Tom Cruise is Ron Kovic,who growing up in 1950’s Long Island idolised the war heroes in the Independence Day parades. He looked past the wheelchair, crutches and missing limbs, seeing only the glory and patriotism of being a hero. Kovic spent his school years working hard and being committed to being the best, and after his wrestling attempts didn’t quite work out, he responded positively to a presentation from the US Marine Corps, and signs up with a few buddies, including Stephen Baldwin.The scenes of Kovic’s childhood are shot with a hazy, wholesome, rose-tinted nostalgia, and his family, especially his mother, are all very supportive of Ron’s decision to head to Vietnam and fight for his country, and die there if he has to. The era is well realised – particularly though the soundtrack, as Ron’s brother learns Bob Dylan on the guitar – and the TV broadcasts, with Kennedy’s “What you can do” speech seemingly speaking directly to Kovic.

After signing up and heading to war, the action skips straight over boot camp and the green-horn period – Stone covered all that in Platoon three years earlier – and drops us straight into the now Sergeant Kovic’s Second tour of Vietnam in 1967. These sequences are atmospheric and well-realised, but they’re less impressive than almost any other war film. It’s a good thing then that this film isn’t really aiming to show an accurate, visceral depiction of warfare, instead focusing on the disillusionment of volunteers, the effects that warfare can have on those who fight it, and the disconnect between the soldiers and the families they’ve left behind. For when Ron is discharged – in a wheelchair, with the promise that he’ll never use his legs again (though his main concern is being able to use what is between those legs) – he discovers that his brother doesn’t believe in the war, and his friends that stayed home became prosperous and affluent, whilst he had everything taken away from him.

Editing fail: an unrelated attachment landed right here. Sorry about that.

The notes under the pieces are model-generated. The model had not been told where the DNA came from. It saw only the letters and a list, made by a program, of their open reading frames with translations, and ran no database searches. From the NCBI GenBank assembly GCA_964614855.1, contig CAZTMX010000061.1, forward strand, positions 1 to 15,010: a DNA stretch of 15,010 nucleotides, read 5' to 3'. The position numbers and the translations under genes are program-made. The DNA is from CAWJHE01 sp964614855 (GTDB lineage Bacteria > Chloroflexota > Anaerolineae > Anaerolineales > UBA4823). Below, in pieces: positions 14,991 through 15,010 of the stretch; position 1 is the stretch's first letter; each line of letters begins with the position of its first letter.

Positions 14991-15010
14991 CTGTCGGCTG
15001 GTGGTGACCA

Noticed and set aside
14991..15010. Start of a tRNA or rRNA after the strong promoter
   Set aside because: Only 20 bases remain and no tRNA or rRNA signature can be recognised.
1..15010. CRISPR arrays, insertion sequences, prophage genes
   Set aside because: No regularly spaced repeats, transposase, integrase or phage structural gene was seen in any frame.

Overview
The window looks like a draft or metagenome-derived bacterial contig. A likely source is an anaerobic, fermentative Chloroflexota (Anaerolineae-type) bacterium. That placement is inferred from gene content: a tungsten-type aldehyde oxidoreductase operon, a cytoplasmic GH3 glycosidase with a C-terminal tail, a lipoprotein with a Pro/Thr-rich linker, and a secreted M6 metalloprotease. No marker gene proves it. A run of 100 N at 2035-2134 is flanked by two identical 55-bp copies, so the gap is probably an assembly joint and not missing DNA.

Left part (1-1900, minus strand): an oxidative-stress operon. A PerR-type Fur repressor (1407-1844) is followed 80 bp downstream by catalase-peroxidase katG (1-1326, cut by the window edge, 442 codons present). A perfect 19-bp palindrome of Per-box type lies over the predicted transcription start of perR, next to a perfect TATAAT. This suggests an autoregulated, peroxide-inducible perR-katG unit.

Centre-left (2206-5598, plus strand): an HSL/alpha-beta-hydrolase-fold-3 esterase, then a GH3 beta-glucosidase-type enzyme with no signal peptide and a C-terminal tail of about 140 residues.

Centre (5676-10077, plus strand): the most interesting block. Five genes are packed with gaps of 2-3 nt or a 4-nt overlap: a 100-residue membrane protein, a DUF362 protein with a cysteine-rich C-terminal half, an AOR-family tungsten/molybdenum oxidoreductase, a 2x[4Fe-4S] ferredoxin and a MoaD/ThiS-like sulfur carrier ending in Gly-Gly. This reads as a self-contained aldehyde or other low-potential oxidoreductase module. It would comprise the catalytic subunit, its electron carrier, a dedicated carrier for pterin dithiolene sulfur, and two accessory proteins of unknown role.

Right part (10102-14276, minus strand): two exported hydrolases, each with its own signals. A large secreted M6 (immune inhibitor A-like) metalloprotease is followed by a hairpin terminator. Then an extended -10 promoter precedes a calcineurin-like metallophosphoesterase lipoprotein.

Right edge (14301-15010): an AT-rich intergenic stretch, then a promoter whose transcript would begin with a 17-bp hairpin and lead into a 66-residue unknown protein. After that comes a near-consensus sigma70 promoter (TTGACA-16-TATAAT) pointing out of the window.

The cats is full of familiar faces from anyone who’s watched Platoon – alongside Tom Berenger’s Marine recruiter is Willem Dafoe’s similarly paralysed veteran, and John C. McGinley turns up for a very small role (as do Wayne Knight and Tom Sizemore).